That is when I panicked. I began to second-guess my real fitness for an actual career-type job. I realized I had not even begun to line up childcare for the girls. Let’s face it, I had NOTHING to wear for that interview. But, I had a week. I spent that week working hard. I shopped and shopped to come up with the perfect interview outfit, including accessories (I stink at accessorizing). This website has a nice gallery of several different interview outfits.I researched the industry I was hoping to work in. I studied up on potential interview questions. Here is a priceless list of common interview questions and how to answer them.
I went to that interview. I was as nervous as all get-out. I think I presented myself well. I know that I did. And then I waited. And second guessed my answers.
Three incredibly long weeks later I received yet another phone call. I had a second interview. I was even more nervous and I had to pull together a second outfit. I’m not sure which part made me more nervous, the interview, or the clothes. Of course I aced the interview. And I waited, and waited, and waited.
Finally a call came.
I was passed over for the position.
I was crushed.
I did not think I would be so upset, but I really was. I sat, and I sobbed. My husband let me wallow for about 45 minutes. Then he told me to go find another job, a better job, a job that would need me.
This, my friends, is when I got serious. Up until this point, I had only submitted the one application. But, friend, I had spent days poring over that résumé and cover letter. Quite frankly, I had already done all the heavy lifting. It was time to get noticed!
So I took on a more “spray and pray” approach to applying for jobs. I applied to just about anything that caught my fancy. Overqualified or underqualified, it did not matter. I was getting my name out, and I was going to get a job!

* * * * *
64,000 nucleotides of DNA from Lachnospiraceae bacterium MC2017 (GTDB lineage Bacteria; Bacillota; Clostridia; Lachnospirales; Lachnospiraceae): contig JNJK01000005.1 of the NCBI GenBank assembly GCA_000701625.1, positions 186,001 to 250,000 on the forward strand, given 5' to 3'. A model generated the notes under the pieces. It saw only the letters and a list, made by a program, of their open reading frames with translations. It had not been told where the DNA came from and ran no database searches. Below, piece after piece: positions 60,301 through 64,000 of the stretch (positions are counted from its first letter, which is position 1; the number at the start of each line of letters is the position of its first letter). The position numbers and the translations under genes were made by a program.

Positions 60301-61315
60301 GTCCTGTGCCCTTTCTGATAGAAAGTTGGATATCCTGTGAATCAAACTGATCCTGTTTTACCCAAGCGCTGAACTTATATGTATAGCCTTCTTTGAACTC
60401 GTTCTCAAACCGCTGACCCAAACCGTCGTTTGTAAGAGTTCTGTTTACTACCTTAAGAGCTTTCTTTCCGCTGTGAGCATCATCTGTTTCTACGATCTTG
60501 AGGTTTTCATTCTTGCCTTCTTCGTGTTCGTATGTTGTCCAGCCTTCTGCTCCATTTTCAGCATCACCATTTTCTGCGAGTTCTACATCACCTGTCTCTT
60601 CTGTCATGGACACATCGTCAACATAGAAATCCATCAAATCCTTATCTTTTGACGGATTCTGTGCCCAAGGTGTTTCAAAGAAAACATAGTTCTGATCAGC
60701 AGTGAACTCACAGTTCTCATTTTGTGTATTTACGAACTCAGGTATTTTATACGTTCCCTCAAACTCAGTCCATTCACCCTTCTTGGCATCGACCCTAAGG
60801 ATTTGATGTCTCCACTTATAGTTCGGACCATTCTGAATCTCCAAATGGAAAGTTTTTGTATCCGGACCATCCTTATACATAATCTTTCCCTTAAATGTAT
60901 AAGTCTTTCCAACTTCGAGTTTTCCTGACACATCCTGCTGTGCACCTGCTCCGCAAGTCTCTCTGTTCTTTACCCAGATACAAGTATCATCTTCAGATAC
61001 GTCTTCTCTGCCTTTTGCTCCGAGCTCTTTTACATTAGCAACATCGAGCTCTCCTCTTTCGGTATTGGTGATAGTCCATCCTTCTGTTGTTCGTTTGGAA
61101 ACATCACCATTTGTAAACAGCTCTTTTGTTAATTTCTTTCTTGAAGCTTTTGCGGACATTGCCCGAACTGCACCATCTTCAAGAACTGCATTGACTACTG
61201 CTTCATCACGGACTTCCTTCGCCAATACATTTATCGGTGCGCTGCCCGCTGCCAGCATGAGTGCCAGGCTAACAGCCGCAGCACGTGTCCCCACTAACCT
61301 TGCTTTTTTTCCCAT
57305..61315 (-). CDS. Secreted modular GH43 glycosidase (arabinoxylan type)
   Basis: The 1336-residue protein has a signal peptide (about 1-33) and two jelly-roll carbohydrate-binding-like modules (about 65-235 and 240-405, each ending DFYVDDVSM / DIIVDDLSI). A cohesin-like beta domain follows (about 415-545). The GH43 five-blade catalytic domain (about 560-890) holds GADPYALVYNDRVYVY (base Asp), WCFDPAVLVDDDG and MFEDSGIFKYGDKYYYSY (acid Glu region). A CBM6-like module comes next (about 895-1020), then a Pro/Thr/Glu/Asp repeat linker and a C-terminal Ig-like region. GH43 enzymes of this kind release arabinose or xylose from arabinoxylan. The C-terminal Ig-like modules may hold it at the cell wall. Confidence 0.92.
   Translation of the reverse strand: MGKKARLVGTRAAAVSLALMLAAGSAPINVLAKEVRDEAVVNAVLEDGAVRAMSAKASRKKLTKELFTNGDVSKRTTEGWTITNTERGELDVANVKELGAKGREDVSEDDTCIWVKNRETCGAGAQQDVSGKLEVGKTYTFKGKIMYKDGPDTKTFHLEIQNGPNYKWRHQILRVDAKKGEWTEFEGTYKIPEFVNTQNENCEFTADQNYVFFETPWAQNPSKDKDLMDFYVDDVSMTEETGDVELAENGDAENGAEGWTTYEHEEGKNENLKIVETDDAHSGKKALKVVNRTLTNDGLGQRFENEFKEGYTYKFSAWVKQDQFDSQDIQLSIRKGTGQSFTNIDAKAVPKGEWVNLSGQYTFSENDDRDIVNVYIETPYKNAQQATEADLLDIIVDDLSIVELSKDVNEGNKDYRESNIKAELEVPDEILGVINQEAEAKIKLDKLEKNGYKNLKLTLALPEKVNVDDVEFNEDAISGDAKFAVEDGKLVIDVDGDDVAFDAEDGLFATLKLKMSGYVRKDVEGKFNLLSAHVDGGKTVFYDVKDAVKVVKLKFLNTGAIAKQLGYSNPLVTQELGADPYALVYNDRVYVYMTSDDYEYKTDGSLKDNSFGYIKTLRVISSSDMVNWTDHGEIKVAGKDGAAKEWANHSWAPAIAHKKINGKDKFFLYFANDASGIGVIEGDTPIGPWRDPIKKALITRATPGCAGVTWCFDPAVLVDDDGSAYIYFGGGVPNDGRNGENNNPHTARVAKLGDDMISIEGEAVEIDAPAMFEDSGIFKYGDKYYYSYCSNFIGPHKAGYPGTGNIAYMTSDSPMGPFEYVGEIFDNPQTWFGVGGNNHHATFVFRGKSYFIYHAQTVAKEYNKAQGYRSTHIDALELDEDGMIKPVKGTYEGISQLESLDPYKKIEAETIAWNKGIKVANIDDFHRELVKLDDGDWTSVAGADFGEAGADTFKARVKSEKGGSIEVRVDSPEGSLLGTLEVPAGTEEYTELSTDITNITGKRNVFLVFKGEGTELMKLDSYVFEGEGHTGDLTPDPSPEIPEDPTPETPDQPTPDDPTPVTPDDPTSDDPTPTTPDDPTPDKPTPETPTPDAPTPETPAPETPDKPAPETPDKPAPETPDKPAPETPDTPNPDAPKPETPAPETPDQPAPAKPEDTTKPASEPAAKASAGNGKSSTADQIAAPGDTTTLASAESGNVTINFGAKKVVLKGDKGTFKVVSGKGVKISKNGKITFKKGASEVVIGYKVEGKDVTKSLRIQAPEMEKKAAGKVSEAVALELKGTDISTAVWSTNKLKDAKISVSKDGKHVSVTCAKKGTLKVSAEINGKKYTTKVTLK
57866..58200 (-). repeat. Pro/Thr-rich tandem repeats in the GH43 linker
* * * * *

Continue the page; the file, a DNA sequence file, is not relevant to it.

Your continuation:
I made job hunting my job. I set aside time every day to apply for jobs, answer emails and drop off resumes. My husband got into the spirit by emailing me leads. (He actually emailed me the job listing for the position I now hold).
One day, A little more than a year ago, a call came to set up an interview. The job was a Development Director–a professional fundraiser. Other than balancing our family funds and raising money for MOPS and PTA, I had no real experience in the area. . .except I do have experience. Loads of it. . .just not paid experience. I came home from the interview excited and nervous. After my first experience interviewing, I was not overly confident.
For a few days.
And then, my phone rang.
A second interview.
That ended with a job offer.
I could hardly believe it.
And yet, here I am, a year later, ready to head into my second fundraising cycle.
I love my job. My kids have adjusted well, and love their new-found rhythm to life.
I love the financial security I am able to contribute to the family. But even more, I am so thankful that I found a career that I never knew I wanted. I am helping wonderful, wonderful families, and changing lives.
Are you ready to re-enter the workforce? Have questions? Ask them in the comments section and I will answer them or pass them along to someone who can!
My three quick and dirty tips:
- Don’t sell yourself short.
- Aim high
- Get your family on your team